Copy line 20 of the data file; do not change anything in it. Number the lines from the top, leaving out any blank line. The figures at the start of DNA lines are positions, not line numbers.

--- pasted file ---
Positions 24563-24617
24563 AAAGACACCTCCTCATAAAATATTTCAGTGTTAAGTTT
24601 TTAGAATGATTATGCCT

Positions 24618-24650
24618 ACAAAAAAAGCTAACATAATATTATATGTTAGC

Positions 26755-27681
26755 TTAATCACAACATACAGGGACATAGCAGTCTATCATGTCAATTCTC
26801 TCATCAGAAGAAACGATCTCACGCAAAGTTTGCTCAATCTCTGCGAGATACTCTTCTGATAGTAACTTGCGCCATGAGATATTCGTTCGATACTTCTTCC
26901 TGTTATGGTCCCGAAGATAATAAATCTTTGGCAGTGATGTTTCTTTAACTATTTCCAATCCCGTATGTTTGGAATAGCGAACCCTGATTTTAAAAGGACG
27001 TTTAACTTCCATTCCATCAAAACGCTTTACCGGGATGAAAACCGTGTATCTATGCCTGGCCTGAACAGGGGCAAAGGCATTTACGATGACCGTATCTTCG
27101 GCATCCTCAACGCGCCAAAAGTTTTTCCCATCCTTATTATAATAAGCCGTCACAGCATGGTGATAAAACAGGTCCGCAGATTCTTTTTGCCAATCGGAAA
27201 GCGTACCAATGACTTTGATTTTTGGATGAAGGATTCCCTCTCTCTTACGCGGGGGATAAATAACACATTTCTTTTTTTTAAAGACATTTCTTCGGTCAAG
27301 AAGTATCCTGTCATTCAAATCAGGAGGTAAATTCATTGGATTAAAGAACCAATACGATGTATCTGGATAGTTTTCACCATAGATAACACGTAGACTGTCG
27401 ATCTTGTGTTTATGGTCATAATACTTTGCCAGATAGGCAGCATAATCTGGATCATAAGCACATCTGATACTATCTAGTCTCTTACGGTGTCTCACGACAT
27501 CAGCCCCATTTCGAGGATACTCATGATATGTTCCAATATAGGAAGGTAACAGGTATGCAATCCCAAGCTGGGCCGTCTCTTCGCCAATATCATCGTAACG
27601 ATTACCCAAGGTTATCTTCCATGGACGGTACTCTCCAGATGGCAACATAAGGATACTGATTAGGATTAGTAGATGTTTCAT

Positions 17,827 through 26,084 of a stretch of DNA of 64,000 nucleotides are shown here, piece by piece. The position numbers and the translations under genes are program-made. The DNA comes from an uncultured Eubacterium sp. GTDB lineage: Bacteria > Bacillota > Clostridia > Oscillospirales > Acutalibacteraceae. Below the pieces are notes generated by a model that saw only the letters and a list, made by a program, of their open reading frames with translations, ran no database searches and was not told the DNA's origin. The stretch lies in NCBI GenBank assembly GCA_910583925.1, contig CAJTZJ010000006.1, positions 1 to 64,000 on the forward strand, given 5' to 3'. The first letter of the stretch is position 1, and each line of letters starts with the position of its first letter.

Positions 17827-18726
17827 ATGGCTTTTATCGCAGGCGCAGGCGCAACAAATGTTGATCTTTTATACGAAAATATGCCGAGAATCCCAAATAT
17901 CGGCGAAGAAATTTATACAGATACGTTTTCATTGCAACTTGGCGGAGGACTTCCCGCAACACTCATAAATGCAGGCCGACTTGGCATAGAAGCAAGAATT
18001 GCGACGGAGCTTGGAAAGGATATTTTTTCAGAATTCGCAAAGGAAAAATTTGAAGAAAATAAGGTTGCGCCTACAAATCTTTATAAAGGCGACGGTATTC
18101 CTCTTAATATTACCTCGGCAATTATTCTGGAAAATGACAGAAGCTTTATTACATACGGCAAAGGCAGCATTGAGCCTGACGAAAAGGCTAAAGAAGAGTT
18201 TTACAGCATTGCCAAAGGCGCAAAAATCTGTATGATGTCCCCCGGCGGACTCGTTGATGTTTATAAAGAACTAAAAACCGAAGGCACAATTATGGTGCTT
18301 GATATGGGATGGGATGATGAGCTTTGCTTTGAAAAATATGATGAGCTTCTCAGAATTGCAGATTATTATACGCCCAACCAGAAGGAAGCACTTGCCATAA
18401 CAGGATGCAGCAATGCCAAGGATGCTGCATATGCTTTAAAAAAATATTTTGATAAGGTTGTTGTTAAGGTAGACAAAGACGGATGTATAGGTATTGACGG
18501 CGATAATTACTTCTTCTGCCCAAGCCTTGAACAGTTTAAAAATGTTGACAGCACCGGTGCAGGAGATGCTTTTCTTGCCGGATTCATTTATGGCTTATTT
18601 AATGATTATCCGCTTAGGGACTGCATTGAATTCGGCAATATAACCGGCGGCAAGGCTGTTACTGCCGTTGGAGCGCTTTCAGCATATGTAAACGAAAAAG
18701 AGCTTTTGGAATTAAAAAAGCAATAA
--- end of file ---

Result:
17901 CGGCGAAGAAATTTATACAGATACGTTTTCATTGCAACTTGGCGGAGGACTTCCCGCAACACTCATAAATGCAGGCCGACTTGGCATAGAAGCAAGAATT